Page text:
EPA must consult wildlife officials about pesticide use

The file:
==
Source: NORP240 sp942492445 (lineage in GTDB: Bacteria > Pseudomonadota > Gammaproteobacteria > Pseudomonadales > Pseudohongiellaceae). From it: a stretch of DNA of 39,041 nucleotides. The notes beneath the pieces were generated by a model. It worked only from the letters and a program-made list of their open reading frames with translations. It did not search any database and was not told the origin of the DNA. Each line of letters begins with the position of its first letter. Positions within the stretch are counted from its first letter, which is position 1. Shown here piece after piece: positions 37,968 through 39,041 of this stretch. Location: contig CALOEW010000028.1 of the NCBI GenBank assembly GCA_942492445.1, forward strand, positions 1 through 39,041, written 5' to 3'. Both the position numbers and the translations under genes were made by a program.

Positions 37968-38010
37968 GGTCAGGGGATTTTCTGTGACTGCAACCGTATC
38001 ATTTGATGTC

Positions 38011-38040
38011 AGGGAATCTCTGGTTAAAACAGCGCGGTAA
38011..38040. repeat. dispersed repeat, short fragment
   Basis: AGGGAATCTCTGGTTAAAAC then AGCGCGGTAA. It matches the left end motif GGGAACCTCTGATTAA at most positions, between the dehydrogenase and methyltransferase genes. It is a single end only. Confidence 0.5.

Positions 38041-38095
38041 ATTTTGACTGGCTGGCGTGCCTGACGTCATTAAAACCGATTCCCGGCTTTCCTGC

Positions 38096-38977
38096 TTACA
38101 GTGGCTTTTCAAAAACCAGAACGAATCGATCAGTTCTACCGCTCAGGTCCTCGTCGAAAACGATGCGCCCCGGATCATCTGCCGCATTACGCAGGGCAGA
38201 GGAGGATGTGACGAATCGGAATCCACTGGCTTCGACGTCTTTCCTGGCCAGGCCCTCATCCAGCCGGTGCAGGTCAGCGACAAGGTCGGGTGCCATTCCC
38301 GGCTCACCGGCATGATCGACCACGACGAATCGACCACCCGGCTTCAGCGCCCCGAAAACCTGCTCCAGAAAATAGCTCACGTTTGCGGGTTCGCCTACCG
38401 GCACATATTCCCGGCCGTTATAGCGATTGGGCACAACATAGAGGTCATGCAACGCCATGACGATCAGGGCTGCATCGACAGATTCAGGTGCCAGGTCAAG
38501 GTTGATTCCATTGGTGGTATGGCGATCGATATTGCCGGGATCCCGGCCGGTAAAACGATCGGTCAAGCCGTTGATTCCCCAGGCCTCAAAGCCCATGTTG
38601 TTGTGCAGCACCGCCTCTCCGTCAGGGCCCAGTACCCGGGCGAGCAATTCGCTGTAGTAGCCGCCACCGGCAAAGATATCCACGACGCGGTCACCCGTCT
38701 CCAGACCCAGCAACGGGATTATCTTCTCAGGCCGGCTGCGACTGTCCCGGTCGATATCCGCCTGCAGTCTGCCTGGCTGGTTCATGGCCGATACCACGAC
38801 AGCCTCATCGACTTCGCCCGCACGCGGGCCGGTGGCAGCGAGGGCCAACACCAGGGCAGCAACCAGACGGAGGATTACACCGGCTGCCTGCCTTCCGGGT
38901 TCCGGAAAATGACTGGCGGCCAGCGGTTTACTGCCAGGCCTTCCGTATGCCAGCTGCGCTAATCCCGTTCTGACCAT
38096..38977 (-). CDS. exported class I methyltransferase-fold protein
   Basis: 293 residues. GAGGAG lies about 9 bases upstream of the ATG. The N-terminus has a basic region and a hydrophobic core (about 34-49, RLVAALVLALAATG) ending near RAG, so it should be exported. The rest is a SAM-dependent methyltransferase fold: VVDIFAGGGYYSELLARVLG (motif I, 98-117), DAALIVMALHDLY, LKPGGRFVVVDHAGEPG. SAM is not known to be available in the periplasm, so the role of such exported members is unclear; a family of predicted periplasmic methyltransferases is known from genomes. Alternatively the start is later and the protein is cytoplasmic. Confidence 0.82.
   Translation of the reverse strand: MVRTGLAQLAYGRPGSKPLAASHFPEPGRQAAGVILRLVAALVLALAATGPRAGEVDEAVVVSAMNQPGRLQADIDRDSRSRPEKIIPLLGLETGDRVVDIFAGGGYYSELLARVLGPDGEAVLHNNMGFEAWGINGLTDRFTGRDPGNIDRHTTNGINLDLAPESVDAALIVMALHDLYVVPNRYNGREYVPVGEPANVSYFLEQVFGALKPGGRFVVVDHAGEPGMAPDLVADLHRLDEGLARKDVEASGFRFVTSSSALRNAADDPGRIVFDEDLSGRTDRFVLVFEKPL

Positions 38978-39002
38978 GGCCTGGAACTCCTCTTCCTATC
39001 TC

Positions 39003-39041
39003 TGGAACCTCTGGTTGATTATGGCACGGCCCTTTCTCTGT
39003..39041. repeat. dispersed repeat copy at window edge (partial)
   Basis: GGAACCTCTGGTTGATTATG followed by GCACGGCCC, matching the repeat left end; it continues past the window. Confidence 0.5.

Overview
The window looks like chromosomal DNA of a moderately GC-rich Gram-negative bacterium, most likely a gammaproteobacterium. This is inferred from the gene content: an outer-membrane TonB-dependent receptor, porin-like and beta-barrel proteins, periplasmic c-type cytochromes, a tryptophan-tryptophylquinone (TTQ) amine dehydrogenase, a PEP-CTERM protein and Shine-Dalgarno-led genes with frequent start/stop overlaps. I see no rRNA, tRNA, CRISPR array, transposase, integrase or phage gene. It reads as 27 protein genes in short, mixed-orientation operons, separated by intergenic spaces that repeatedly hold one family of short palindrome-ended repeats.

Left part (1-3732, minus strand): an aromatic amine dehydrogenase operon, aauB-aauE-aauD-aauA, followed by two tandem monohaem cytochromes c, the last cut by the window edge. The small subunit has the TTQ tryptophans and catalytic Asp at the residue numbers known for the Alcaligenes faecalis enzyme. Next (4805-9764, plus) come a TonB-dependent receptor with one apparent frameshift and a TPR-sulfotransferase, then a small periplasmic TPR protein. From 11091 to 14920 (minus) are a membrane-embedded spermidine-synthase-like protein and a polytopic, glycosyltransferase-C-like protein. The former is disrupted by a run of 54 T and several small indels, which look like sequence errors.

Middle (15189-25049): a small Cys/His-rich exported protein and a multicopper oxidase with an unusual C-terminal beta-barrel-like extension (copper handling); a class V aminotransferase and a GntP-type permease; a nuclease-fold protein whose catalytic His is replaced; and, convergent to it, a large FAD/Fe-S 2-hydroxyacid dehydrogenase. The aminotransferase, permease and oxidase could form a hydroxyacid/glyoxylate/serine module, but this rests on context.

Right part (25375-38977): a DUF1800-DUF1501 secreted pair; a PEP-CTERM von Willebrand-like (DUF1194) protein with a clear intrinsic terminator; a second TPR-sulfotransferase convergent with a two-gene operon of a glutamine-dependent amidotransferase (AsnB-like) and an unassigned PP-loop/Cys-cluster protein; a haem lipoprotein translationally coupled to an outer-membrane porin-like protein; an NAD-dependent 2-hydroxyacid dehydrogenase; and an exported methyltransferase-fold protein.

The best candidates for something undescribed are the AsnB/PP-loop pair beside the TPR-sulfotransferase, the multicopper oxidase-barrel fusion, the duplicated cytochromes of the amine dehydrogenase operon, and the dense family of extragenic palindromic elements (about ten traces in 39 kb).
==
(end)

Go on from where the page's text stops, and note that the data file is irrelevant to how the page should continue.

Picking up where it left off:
Yesterday a federal judge overturned a two-year-old regulation that allowed the U.S. EPA to approve pesticides without consulting the U.S. Fish and Wildlife Service about toxic impact on rare animals and plants. Ruling in favor of nine environmental groups, U.S. District Judge John C. Coughenor declared that the Bush administration had “plainly violated” the Endangered Species Act. The case is a bit of déjà vu: In 2001, the same green groups clashed with the same EPA over the same issue, and the same Coughenor ended up ordering the agency to evaluate the impacts of 55 pesticides on salmon. Instead, the agency created the rule that allowed it to bypass the USFWS, leading the green groups to sue again. Coughenor wrote that there was “overwhelming evidence on the record” that slackening the pesticide-approval process could harm endangered species. The EPA responded that there was overwhelming evidence off the record that the chemical industry didn’t feel like dealing with a bunch of silly rules about “species.”